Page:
By Clyde Hughes | AC JosepH Media
LUMBERTON — Terrance Benson, a longtime law enforcement officer, is the mayor of Lumberton Township, the second African American ever to hold the post, with the help of a saying he uses daily: “Don’t ever let anyone tell you, ‘you can’t.'”
Benson was elevated to the mayor’s position in January by his peers on the township committee with the support of former Mayor Gina LaPlaca. They are both running for re-election in November. A 23-year police veteran, he was first elected to council in 2020.
Benson and LaPlaca are set to face Republicans Mark Galey and Christopher Tommins in November.
“I was already involved in the political arena through my work with the New Jersey State PBA so I felt like it was all part of the growing process of becoming that dreaded word politician,” Benson told Front Runner New Jersey.com. “To me, the word politician is such a harsh word, I’ve always considered myself a voice for the people.”
Benson said he had embraced the role of a correctional police officer and mayor to show young African American men and women that they have a voice and to use that voice to make a positive impact in their community. He said that starts with voting.
“I was always taught you can’t complain if you don’t vote,” Benson said. “There’s a long list of people who inspired me; starting with my parents, civil rights leaders such as Martin Luther King Jr., John Lewis, Barack Obama, Cory Booker, and even my former elementary school teacher Mrs. Linda Ziegler, who always encouraged me to be the best I could be, even when I wasn’t the best student.
“My father always taught us that all you have in this world is your name, and if you mess that up, you’re going to have a rough time navigating life.”
Benson said two of his older siblings were in corrections as well. His late brother Lamont was a lieutenant with the New Jersey Department of Corrections who served for 25 years prior to his passing. His oldest brother Wallace, who is currently employed by Burlington County, has been serving for 19 years.
“I worked my way up through the PBA Union executive board, where I eventually became the president of the Officers Union,” Benson said. “I also held the honor of being the state delegate for the Officers Union as well.
“During this time, I was promoted to the NJSPBA executive board of delegates by the current President Pat Coleghan, where prior to my promotion to correctional police sergeant at the county jail, I ascended to the rank of 8th vice president on the executive board.”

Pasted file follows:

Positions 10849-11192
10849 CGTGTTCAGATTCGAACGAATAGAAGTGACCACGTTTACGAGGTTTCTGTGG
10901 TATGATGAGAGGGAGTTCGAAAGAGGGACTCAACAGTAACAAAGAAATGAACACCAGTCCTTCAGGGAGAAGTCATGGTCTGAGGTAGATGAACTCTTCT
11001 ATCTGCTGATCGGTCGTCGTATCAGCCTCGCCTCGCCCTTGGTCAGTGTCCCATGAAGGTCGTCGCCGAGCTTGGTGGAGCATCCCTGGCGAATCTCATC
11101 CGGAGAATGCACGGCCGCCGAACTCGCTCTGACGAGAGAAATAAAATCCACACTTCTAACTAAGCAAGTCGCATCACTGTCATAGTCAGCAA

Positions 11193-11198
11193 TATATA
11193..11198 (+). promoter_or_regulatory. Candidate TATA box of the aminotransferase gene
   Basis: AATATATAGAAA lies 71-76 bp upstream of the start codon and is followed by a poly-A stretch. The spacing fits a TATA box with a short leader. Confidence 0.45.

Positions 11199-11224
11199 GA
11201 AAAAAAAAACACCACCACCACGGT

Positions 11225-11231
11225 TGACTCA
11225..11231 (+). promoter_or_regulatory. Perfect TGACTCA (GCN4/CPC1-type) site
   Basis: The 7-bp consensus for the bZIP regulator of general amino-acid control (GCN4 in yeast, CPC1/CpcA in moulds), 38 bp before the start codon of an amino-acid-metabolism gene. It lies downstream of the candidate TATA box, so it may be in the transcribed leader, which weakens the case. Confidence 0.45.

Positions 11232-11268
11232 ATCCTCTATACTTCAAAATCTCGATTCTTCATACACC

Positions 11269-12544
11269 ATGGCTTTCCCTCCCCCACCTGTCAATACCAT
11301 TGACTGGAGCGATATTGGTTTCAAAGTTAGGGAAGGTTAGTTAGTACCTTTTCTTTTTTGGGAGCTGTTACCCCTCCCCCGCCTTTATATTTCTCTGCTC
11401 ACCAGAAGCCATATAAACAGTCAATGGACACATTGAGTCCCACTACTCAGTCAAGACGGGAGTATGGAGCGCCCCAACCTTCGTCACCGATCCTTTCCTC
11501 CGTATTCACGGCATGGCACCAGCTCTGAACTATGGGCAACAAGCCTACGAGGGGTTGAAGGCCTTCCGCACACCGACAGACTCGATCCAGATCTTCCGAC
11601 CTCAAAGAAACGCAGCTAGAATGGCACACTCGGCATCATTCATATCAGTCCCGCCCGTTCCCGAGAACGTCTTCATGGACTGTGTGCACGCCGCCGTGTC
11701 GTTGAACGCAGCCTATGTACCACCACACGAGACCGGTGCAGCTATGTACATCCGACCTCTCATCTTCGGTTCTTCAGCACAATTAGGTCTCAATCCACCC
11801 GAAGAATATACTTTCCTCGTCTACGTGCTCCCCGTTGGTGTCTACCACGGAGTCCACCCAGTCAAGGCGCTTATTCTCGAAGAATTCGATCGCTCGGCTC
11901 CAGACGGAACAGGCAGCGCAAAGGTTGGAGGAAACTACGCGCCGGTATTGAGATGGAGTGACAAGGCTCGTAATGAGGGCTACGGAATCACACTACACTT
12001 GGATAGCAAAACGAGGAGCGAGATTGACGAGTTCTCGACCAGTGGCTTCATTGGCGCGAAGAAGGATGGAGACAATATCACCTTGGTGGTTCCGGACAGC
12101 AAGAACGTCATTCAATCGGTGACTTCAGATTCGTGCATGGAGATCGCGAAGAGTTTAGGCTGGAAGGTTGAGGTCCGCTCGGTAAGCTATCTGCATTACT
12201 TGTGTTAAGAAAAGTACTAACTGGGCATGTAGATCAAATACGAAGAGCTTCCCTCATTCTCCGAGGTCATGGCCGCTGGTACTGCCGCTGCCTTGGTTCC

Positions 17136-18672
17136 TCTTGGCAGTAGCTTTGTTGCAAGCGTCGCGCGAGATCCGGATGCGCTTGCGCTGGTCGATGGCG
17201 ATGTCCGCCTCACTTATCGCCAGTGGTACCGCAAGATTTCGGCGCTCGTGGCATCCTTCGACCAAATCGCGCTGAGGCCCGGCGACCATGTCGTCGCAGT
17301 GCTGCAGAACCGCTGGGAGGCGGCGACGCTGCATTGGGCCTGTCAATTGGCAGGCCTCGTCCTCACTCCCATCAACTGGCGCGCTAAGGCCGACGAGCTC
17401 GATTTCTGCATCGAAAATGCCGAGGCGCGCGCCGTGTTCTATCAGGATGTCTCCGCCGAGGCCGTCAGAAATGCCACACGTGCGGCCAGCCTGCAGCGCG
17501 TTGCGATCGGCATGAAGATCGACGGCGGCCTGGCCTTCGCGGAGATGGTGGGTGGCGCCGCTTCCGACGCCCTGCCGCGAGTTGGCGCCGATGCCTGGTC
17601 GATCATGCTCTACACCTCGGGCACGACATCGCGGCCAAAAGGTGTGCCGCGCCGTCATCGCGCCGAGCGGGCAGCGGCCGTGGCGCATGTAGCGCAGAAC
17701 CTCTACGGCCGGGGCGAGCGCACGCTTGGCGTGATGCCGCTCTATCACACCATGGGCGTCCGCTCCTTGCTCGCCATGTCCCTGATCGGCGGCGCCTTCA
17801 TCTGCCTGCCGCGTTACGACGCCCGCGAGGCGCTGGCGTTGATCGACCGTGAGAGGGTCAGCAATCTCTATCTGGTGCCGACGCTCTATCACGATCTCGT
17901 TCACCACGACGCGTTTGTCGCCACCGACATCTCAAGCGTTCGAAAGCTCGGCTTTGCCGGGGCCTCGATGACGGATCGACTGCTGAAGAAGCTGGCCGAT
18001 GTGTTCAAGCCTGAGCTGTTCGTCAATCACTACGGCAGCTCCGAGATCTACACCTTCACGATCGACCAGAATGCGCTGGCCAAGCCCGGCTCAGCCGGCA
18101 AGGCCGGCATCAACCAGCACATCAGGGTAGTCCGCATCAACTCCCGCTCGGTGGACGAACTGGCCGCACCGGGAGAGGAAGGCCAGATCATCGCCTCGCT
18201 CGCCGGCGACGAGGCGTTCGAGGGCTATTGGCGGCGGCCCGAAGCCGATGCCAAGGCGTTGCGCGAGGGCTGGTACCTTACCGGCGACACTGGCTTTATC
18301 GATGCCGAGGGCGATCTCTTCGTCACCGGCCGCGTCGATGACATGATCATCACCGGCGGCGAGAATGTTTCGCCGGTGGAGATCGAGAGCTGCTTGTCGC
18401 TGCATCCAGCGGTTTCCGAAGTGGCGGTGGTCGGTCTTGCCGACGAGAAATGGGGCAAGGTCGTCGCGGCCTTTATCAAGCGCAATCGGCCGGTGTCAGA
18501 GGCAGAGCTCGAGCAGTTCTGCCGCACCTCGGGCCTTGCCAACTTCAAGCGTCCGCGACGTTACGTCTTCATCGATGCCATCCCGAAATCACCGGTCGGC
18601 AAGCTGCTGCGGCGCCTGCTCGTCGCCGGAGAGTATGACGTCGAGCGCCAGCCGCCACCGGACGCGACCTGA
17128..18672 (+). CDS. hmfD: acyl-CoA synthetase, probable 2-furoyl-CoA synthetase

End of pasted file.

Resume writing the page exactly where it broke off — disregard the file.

Benson said he always had a passion for helping others in the workplace, ensuring everyone received equal and fair treatment.
“I’d like to credit the NJSPBA for fostering and feeding this passion by educating myself and other delegates about the laws which have a negative or positive effect on LEOs, and actually putting us in the room with those policymakers to have an opportunity to voice our likes or dislikes about the potential policies.”
Benson said his law enforcement experience has given him the unique opportunity to interact with many different types of personalities, under one large roof. He said he learned how valuable patience was in his work, along with being firm, fair, and consistent.
The Rest of the Story
Benson touched on various other topics in his interview this past spring with Front Runner New Jersey.com.
FRNJ: Tell me where you grew up and your family. Just anything you’d like to share.
Terrance Benson: I was born and raised in Beverly, where I attended Beverly City Elementary School, and then onto Palmyra High School where I participated in football, basketball all four years, along with a small stint on the track team throwing the shot put. I am the youngest of 5 children of Wallace and Esther Benson Sr. I have two sons Andre and Terrance Jr. My father worked for the Fairless Hills, Pa. steel mill, for several years and he worked for Elkin-Sinn pharmaceutical company in Cherry Hill, until his retirement. My mother worked for the Sears Warehouse in Pennsauken until her retirement. During those years both parents worked side jobs which included Handyman jobs, performing janitorial services for RCA in Westhampton. My mother’s passion was hairdressing which was performed in our home kitchen.
Growing up as the youngest child in the house had its advantages, and disadvantages due to my older siblings always being on the go. I was exposed to working with my father when he worked his janitorial, and handyman side jobs, and had to be up early Saturday mornings to perform yard work, which included grass cutting, edging, and bush trimming all of which has played a role in helping me become the man I am today.
FRNJ: What do you want people to remember you by once your term for mayor is done?
Terrance Benson: I would like to be remembered during my stint as committeemen and now mayor as a representative and voice for the residents of the community. I would hope that my time as mayor would give hope to those who look like me, and aspire to join the ranks of public servants. Everyone has a voice, but how you use your voice is what’s important.
I didn’t grow up with a silver spoon in my mouth, I had to work for everything that I gained in this lifetime. Because I didn’t take the traditional route of graduating college with a degree that involved something attached to the political world, I knew I had to work harder than most, and was prepared to do whatever it took to become a successful and productive citizen.
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